IT was a weekend of sporting triumphs with Kellie Harrington bringing home gold to Portland Row and the Cork hurlers eventually killing off a particularly vicious variant of Brian Cody’s Kilkenny to earn a place in the All-Ireland Final for the first time since 2013.
There was a feeling of glory days returning, somehow, as if all was well with the world again.
Then we were landed with a bad dose of The Glenroes, that feeling of dread you get on a Sunday night after a lovely weekend, with half your homework left to do and Miley Byrne staring out at you through a farmyard gate, as if to say ‘what the hell are you doing with your life at all at all?’
The Glenroes this week arrived in the form of the IPCC’s report on global warming. In short, Earth’s climate system is changing across the entire planet and we humans are worsening its effects which are ‘widespread, rapid and intensifying’.
Some of the changes are now inevitable and ‘irreversible’, climate scientists have warned. It would make you want to just crawl into a corner and lie down.
There is still hope, however. If we halve emissions by 2030 and achieve net-zero emissions by 2050, we can still contain temperature rises to within 1.5 degrees above pre-industrial levels.
If we don’t, well you’ve all seen the images of wildfires from Greece this past week. And despite recent articles claiming that Ireland will be one of the top ten places to move to in the event of a global climate catastrophe, this would really be the equivalent of moving to the attic with the kitchen on fire. Basically, the future for our kids and grandkids is too terrifying to contemplate if we don’t change our ways, and fast.
Politicians around the globe were quick to respond to the contents of the report, of course. ‘Today’s report makes for sobering reading, and it is clear that the next decade is going to be pivotal to securing the future of our planet …’ said UK prime minister Boris Johnson, probably from a private jet somewhere.
In Leinster House, the government wound up a load of Green Party spokespeople and unleashed them onto the plinth to face the music.
It can be overwhelming, reading these reports. We’re all afraid of what’s to come but what can we really do ourselves on a daily basis, given our way of life is so inherently destructive to the natural world?
Like you, I’ve hovered over the recycling bin for hours on end trying to decipher what I can, or can’t, put in. Is this hard plastic or soft plastic? Am I really saving the planet – I’ve just spent ten minutes washing the lasagne off with perfectly good drinking water? Will putting this avocado stone in the food waste bin really make a difference, given it’s already done more air miles this year than Mick Jagger?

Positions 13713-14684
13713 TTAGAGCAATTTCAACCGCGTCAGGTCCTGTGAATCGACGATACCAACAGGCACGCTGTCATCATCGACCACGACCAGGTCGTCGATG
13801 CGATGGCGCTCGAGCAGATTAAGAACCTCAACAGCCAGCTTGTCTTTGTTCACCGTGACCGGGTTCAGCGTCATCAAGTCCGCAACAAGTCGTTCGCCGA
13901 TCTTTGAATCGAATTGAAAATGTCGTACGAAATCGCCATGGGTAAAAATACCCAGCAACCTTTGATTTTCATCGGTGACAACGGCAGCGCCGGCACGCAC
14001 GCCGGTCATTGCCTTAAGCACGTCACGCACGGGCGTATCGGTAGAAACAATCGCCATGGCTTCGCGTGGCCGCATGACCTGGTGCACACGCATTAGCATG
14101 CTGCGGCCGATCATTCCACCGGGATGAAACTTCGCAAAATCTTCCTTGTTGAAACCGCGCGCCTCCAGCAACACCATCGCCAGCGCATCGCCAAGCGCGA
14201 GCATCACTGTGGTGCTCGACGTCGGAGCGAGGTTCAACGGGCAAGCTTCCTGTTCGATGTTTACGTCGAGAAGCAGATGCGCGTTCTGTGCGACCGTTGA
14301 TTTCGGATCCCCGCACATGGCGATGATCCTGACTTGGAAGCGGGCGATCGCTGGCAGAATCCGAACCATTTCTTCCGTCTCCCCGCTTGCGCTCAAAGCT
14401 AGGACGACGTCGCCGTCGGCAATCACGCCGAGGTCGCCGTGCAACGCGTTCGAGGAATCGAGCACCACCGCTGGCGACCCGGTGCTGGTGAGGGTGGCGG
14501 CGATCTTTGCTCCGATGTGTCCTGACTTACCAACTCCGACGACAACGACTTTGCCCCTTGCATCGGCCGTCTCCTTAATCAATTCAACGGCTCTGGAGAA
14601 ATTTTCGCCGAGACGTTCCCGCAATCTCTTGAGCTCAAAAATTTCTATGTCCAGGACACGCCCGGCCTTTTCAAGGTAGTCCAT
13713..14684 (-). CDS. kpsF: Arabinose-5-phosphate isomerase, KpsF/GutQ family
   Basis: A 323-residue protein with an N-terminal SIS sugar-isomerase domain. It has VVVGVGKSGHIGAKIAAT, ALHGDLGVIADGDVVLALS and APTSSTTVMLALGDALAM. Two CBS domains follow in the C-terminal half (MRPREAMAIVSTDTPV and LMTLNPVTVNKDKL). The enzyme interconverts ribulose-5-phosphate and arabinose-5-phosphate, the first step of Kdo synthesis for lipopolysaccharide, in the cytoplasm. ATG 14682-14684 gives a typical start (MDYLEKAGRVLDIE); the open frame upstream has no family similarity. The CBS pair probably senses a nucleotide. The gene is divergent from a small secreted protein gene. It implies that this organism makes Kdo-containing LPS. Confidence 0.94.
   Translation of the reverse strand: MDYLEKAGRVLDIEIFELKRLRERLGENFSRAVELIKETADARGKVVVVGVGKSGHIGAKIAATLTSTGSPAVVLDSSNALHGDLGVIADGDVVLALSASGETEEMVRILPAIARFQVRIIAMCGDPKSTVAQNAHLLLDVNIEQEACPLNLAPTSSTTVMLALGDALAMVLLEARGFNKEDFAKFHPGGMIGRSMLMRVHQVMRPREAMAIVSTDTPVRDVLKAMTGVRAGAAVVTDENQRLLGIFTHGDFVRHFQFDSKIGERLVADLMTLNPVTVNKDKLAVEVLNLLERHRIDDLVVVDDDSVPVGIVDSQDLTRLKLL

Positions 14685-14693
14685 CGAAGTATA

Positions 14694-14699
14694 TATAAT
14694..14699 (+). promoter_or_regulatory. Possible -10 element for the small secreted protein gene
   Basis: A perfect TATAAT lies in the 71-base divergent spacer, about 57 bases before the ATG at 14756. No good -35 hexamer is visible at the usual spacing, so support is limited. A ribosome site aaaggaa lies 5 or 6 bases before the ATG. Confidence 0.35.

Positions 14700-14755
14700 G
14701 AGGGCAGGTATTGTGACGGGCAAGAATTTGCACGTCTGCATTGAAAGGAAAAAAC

Meaningful change will have to be made at a global level and the system of growth-obsessed consumerism on which all our economies are based needs a radical rethink.
How this can be done fairly across the developed and developing worlds with a so-called ‘just transition’ will be a political challenge of unprecedented magnitude.
And you’ve all seen how ‘just’ we are in the West with the vaccine rollout.
But this is a solutions column, as you all know. This week, for a change, I’m writing from West Cork, overlooking a field of extremely healthy-looking cows who are presumably farting us slowly towards extinction.
In recent days, I’ve had the chance to travel across our beautiful region, through small townlands and bustling market towns, and I had an idea. We’ve already got a blueprint in Ireland of how to capture the public imagination and get communities working to meet climate change head-on.
The key, ladies and gentlemen, is inter-community tribal hatred. We saw it playing out in full force on the hurling pitch last Sunday when The Rebels met The Cats and we see it play out in small communities every day across the land. Nothing unites us more than our petty resentment of ‘the other crowd up the road’.
So I think we need to harness this local rivalry by creating a sort of national Tidy Towns competition, except for climate action. Brother will fight against brother, in an effort to retrofit their bungalows. Townies will go up against boggers as they carpet-bomb urban centres with bee-friendly wildflower seeds.
Areas could then be judged on a sort of ecological heat map – eco-heroes get a green colour for their area, with the bad polluters getting red. We’d essentially be taking our inter-community rivalries and using them to save the planet.
Rewards could come in the form of grants, perhaps, but mostly the reward will be the smug satisfaction of beating ‘the other crowd up the road’, which as we all know is priceless.
Imagine, by way of example, if you pitted the Skibb crowd against the Castlehaven crowd to reduce their carbon footprint?
I guarantee you they’d both reach net zero emissions within a calendar year.
Now all I need is a catchy title. Maybe All-Ireland Eco Wars? Or Friends of the Earth/Enemies of the Parish